Monday, August 16, 2010

Team USA turns the page

By John McMullen

New York, NY - With Mike Krzyzewski at the helm of USA Basketball, the operative word is always going to be "team."

You probably aren't going to describe the 2010 USA Men's World Championship club with the adjective "dream" before that aforementioned "team," but Krzyzewski has put together another imposing bunch in preparation for the 2010 FIBA World Championship, set to begin Aug. 28 in Turkey.

The NBA's superstars restored order in the basketball world back in the 2008 Beijing Olympics, when a star-studded team let by Kobe Bryant, LeBron James, Dwyane Wade, Carmelo Anthony, Dwight Howard, Chris Paul and Chris Bosh brought back the gold medal to the United States for the first time since 2000.

Success in the World Championships has been tougher to come by, however. The same players that won the gold in Beijing, minus Bryant, were only able to take home a bronze in the 2006 World Championship, and the U.S. hasn't won a gold there since 1994 when Shaquille O'Neal was in his prime and dominating for
the Americans.

The 2010 version of the U.S. National Team probably has the least amount of star power since the professionals started playing for USA Basketball. Most of the NBA's superstars took a pass this time and USA Basketball chairman Jerry Colangelo, along with Krzyzewski and his assistants, Jim Boeheim, Mike
D'Antoni, Nate McMillan and Jay Triano, cobbled together what can best be described as an NBA B-team.

Coach K started Kevin Durant of the Oklahoma City Thunder, Philadelphia's Andre Iguodala, Dallas' Tyson Chandler, Denver's Chauncey Billups and Boston's Rajon Rondo for the team's first official exhibition game on Sunday in front of a sold-out crowd of 19,763 at Madison Square Garden.

The only true superstar in that bunch is Durant but that didn't stop Team USA, from blitzing a French team featuring NBAers Boris Diaw, Nicolas Batum, Ian Mahinmi and Alexis Ajinca, 86-55.

The USA squad was led by 19 points off the bench from Memphis' Rudy Gay, while Durant added 14. Billups, who notched 17 points as the off-guard flashed his vaunted leadership skills, was named Player of the Game.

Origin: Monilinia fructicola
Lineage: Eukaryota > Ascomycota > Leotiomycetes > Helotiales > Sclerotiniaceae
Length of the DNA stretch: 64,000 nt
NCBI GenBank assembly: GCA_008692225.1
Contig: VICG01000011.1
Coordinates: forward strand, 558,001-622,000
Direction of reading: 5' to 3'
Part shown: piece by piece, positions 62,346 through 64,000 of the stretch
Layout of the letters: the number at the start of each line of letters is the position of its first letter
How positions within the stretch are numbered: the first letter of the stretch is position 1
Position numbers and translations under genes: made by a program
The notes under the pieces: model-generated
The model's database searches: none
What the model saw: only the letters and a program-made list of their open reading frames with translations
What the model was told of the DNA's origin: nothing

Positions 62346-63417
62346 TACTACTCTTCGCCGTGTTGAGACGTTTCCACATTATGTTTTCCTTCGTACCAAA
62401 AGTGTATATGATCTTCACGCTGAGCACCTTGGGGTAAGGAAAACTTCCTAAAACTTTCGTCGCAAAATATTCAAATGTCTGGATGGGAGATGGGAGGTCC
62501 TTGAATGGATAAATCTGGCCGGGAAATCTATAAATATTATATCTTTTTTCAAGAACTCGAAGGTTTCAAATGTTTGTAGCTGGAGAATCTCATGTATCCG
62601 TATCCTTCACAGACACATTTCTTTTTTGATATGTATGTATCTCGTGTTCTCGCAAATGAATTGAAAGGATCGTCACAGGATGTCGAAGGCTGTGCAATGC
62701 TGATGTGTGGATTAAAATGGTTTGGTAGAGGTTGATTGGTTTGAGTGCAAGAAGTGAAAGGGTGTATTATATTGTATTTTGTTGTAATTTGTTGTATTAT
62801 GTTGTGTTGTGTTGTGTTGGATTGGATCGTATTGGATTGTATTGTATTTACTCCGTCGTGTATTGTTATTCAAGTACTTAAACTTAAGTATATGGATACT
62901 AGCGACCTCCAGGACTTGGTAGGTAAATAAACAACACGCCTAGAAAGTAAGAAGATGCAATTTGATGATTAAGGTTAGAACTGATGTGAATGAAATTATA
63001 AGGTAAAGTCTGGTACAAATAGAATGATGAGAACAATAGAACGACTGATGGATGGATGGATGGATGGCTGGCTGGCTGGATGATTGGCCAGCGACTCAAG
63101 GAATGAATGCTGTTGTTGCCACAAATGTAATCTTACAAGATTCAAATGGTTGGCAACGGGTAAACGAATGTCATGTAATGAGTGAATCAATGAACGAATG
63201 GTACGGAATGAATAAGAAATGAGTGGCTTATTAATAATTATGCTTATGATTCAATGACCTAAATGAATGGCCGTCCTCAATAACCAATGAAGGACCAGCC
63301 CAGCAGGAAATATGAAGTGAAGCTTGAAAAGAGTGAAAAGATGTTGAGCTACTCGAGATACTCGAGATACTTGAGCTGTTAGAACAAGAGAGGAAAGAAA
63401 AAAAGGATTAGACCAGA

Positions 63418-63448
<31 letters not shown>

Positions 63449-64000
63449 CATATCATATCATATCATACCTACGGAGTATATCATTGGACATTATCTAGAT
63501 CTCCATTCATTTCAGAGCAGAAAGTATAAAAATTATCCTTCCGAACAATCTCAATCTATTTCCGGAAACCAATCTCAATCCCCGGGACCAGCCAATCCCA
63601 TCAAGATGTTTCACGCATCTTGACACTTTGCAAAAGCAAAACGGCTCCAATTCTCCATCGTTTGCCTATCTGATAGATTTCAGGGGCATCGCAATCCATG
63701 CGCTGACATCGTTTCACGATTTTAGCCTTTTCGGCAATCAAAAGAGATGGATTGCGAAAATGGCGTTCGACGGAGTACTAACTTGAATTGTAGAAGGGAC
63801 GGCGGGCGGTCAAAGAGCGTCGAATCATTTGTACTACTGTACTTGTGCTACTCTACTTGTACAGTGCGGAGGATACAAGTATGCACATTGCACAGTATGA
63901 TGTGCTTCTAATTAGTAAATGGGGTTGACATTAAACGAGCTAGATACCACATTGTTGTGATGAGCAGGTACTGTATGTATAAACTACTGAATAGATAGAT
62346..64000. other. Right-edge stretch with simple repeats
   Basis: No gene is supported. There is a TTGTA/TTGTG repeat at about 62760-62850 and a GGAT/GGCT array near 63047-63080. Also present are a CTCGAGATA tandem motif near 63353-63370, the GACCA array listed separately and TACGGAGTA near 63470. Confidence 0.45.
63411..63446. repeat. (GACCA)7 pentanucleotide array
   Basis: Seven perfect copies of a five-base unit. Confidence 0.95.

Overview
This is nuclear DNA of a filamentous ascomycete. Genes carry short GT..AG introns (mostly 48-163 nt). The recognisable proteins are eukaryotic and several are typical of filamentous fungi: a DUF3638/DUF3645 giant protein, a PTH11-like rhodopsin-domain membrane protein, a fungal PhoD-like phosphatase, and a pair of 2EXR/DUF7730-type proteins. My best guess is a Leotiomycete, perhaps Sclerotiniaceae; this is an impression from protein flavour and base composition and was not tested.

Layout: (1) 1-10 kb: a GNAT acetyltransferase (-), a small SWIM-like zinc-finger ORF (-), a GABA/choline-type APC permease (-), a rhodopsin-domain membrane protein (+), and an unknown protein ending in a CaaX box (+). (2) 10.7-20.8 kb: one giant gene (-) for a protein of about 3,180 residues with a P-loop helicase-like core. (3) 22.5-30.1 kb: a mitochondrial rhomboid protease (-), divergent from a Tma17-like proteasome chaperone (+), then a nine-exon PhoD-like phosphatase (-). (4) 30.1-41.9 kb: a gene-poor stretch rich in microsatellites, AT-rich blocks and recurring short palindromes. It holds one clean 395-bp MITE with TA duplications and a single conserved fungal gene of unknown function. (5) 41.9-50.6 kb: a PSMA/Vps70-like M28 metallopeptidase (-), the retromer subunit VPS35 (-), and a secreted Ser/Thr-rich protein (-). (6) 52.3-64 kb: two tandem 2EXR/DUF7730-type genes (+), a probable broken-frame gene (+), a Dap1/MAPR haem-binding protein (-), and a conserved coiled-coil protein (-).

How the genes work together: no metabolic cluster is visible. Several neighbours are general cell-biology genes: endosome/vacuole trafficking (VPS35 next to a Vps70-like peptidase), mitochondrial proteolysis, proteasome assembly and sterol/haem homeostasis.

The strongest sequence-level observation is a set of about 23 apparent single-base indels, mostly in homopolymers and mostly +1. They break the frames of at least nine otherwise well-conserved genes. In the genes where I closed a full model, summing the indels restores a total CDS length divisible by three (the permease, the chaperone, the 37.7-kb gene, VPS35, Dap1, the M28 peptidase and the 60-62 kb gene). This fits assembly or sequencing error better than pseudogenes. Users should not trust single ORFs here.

"This is a really good experience for us," Krzyzewski said. "It's our first game, and I thought our defense was outstanding throughout and our effort was outstanding throughout. France played well and I thought we had a little bit of jitters to start off the game.  It's the first time for most of these guys to play for our country and in a game.  That's why these exhibition games are so important for us."

The team is clearly still a work in progress and Krzyzewski may have to tweak his rotation a bit, especially to start. Team USA made just 6-of-16 shots in the first quarter with defenders like Iguodala and Rondo on the floor. In fact, France led 15-11 before Gay broke loose for a slam on the break and followed that with a 3-pointer.

But, depth is what differentiates the U.S. from the rest of the world. Warriors sharp-shooter Stephen Curry, versatile big man Lamar Odom of the world champion Lakers, Chicago point guard Derrick Rose, Indiana scorer Danny Granger and rising stars Russell Westbrook of Oklahoma City, Kevin Love of Minnesota and Eric Gordon of the Clippers, along with Gay make up Krzyzewski's bench.

"Our depth, I think we're going to find that every game there might be two different people who like today Chauncey and Rudy were outstanding," Krzyzewski said. "Yesterday when we scrimmaged, Granger was 9-for-12; he didn't score today but he still played hard. So that type of thing is good."

Four USA players scored during the first four minutes of the second quarter as America went on top for good, 29-19. France did manage to muster a 7-2 run to close to within three points, 29-26, with a little over four minutes to play before intermission, but the U.S. responded and led 39-30 heading to the locker room.

Billups the hit a pair of threes in the early moments of the second half and the U.S. was off to the races.

"No one is going to play over 20 minutes here," Rondo said. "So you have to go all out. Not that I'm pacing myself like in the NBA games. It's a long season. This is only nine games. We have six guards here, five are points and a combo. For the most part I'm trying to go all out. I'm coming out within four minutes."

That means the defensive screws can be put on at all times and, more often than not, will wear down the opposition. The USA forced 21 French turnovers on Sunday and finished the afternoon with 12 steals, outscoring France 22-9 in the all-important fourth quarter.

"I thought our defense kept us in the ballgame part of the second quarter, and then for the rest of the game," remarked Krzyzewski. "I thought we really played well offensively and ran good half-court offense. The main thing we like about it is the fact that we can keep up constant pressure defensively."

So, while the star power may be lacking, the chemistry sure isn't.

"I think this group is really a good group," Krzyzewski said. "I can tell you intangible-wise it's off the charts with attitude, team, hard work, 'I'll do anything', all that.  That's a good place to start."

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